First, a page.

112. Theology of the Body and the Healing of Compulsive Shopping

Dr. Brad Seeman has been using my book Fill These Hearts: God, Sex, & the Universal Longing in one of his courses at Taylor University, a popular evangelical Christian college. With his and his student’s permission, I’d like to share this email I recently received from Dr. Seeman. It provides a great example of how the Theology of the Body can help liberate us in all areas of our lives.

For this student, it was coming to understand the true nature of her (somewhat compulsive) love of shopping…


Dear Christopher,

I continue to assign Fill These Hearts in my sections of Contemporary Christian Belief, the capstone general education course I teach. One of the assignments asks students to make a substantive connection between their experience and two of the five toughest questions Christians are asked. Many of the students … talk about your book in real depth. I could share any number of those, but here’s one that I found interesting because it made connections extending beyond sexuality:

[tweetthis]The Theology of the Body can help liberate us in all areas of our lives. – @cwestTOB[/tweetthis]


This material also stretched me in a way that I was not expecting it to. But before I get into how it did, let me give you some background information first: If you know me, you know that I absolutely love to shop. Anywhere. Everywhere. Always. It is a problem! … When [my boyfriend and my mother] saw how out of hand my love for shopping has gotten lately, they both decided to speak up (quite bluntly). However, it wasn’t until reading Fill These Hearts that the Lord really chose to speak to me.

I love how West addresses the sinful habits of our culture but instead of simply condemning them, he puts them into perspective as a direct result of the Fall. He talks about how we are creatures of longing, a longing that will never be satisfied until we are in God’s presence for all of eternity. I could not have put it better than when he writes, “It is a constant ongoing search, driven by a mad desire and an unquenchable thirst that haunts us and never quits” (56). Yet, West does not tell us to rule out our desires as bad or to repress, ignore, or otherwise annihilate them (16). Instead, he states, “The ideal is for us not to control our appetites at all, but to allow them full rein in the wake of an uncontrolled appetite for God” (47).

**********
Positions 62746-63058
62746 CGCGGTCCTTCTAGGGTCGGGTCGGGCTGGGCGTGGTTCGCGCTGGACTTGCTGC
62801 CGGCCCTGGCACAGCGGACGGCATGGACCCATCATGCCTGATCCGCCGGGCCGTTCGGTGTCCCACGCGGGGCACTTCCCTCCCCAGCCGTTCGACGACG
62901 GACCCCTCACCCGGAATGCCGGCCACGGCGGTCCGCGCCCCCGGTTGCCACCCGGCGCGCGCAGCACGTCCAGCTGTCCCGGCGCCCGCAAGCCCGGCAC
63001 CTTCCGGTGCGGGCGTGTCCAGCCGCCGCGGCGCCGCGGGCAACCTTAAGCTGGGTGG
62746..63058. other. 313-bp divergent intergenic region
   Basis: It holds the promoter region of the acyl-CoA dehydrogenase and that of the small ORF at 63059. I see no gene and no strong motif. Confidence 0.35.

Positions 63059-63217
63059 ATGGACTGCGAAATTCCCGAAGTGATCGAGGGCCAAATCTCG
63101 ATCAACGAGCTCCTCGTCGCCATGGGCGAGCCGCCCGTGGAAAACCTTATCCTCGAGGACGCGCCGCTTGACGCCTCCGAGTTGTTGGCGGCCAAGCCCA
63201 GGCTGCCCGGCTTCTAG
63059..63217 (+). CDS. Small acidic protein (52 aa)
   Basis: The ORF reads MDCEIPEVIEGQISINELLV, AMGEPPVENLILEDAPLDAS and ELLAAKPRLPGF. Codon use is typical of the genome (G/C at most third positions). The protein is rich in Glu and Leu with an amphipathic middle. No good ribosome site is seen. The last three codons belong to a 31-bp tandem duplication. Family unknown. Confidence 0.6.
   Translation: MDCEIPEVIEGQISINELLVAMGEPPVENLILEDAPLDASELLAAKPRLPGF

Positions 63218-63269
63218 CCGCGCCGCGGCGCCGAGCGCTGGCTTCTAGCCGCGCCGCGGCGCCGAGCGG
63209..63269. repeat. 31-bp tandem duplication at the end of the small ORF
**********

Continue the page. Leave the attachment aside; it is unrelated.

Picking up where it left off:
When put into this perspective, God allowed me to understand where my love of shopping was coming from. I am a creature who loves and longs for beauty—and that is a good desire, a desire that comes straight from our God! However, it is a misplaced desire that will never be satisfied [through shopping]. This book helped me understand that my true desire is for God because He is beauty and is the source of all beauty. Therefore, I now have a new prayer: “To learn how to aim [my] desire according to God’s design so [I] can arrive at [my] eternal destiny” (86). I am so thankful that West did not simply condemn my love and passion for beauty because of the misplaced way I have been seeking it. He helped me understand that instead of trying to avoid this desire, to indulge in my longing for beauty by seeking it from our God, the only satisfying source.

Overall, this material was my favorite material of the entire class. It reached the depths of my heart in a way that I was completely unsuspecting and helped me understand how to better quench my longing for Beauty—in Him.

A lot of students talk about how your work is healing their understanding of themselves as embodied beings – quite a number of them sorting through searing pain and confusion – and I thought you might find it encouraging to hear about how our Lord is using Fill These Hearts.

God bless you and your family.



Question: If you have a story of how learning about the Theology of the Body has helped you understand your true desires, please share it on Facebook and Twitter.

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